Quite inadvertently, but perhaps not surprisingly, my sister and I are the total sum of our parents' talents and loves. From Mama we got our appreciation for words and film, from Papa our proclivities for music, photography and all things creative. While in his latter years he had been known on the Isle of Wight for his multi instrumental musical mastery (saxophone, guitar, piano, harmonica - you name it he could rock it), his professional career was defined by his reputation as one of the top photographers on Fleet Street; he took some of my favourite photos of all time while working for The Times. From capturing an unselfconscious, youthful Kate Moss in 1993 (the year I was born), photographing a fresh-faced 19 year-old Usher, to beautifully documenting the fall of the Berlin Wall in 1989, he has left behind him a priceless legacy which I will be eternally inspired and motivated by. It was Dad that taught me to always be in control of the camera, and never let the camera control you (manual all the way).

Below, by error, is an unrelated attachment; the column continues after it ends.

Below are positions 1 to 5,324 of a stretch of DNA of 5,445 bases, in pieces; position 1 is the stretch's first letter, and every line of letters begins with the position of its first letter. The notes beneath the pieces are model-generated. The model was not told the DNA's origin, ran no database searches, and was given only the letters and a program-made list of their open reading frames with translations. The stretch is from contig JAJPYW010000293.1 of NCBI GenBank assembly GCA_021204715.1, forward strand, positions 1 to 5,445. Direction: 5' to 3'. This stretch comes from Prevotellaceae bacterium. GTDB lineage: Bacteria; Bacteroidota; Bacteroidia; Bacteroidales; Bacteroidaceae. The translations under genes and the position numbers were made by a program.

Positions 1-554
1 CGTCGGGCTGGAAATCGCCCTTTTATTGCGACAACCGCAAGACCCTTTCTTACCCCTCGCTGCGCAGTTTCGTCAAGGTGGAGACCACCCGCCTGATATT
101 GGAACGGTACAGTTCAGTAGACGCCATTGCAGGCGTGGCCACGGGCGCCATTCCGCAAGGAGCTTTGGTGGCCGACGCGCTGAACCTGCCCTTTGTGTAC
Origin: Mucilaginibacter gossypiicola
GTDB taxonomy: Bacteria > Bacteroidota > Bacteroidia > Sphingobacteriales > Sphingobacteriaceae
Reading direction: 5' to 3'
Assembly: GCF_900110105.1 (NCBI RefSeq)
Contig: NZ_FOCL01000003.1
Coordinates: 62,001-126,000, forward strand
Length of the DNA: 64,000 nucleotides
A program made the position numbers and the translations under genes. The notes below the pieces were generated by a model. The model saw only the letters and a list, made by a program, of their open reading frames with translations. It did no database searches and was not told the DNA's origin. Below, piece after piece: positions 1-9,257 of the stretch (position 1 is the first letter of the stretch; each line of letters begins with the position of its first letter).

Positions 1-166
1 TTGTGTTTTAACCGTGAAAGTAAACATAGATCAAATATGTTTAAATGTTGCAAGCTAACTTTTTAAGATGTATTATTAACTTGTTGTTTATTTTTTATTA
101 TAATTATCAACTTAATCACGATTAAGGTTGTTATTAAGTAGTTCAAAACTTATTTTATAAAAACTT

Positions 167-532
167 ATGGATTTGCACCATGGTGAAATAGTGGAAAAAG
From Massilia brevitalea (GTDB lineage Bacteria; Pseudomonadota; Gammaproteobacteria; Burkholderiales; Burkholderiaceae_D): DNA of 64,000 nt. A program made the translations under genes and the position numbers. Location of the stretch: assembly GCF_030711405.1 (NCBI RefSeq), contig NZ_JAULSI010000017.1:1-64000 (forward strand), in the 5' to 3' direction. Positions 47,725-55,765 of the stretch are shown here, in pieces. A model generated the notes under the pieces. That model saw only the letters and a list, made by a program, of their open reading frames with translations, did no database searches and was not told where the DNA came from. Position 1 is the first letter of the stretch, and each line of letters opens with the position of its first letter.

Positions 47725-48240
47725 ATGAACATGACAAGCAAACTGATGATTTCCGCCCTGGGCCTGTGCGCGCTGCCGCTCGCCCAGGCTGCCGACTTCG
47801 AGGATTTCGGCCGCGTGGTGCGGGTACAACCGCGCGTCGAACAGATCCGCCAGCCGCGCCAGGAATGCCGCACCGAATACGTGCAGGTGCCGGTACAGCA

I'm not saying this is going to be an easy process - not in the slightest - but surrounded by my incredible support network (at this point I must specifically big up my best friend Sophie for, as the title suggests, being the BEST), I can confidently say that his death is not gonna change me for the worst. Of course, there will be a very, very prominent Dad-shaped void for the rest of my life, starting with my upcoming graduation from Durham University. But whether I like it or not (and believe me, I don't like it), this happening is now a part of my life story, and I'm going to personally make it shape me for the better. I want to make him, the other (numerous) important people in my life, and most importantly myself proud. And I'm proud to say that I'm a f*cking strong young lady who plans on doing a lot of good in my life, with big dreams that I'm still going to make a reality. Because that is 100% what the Denzil I knew would have wanted, for both his girls.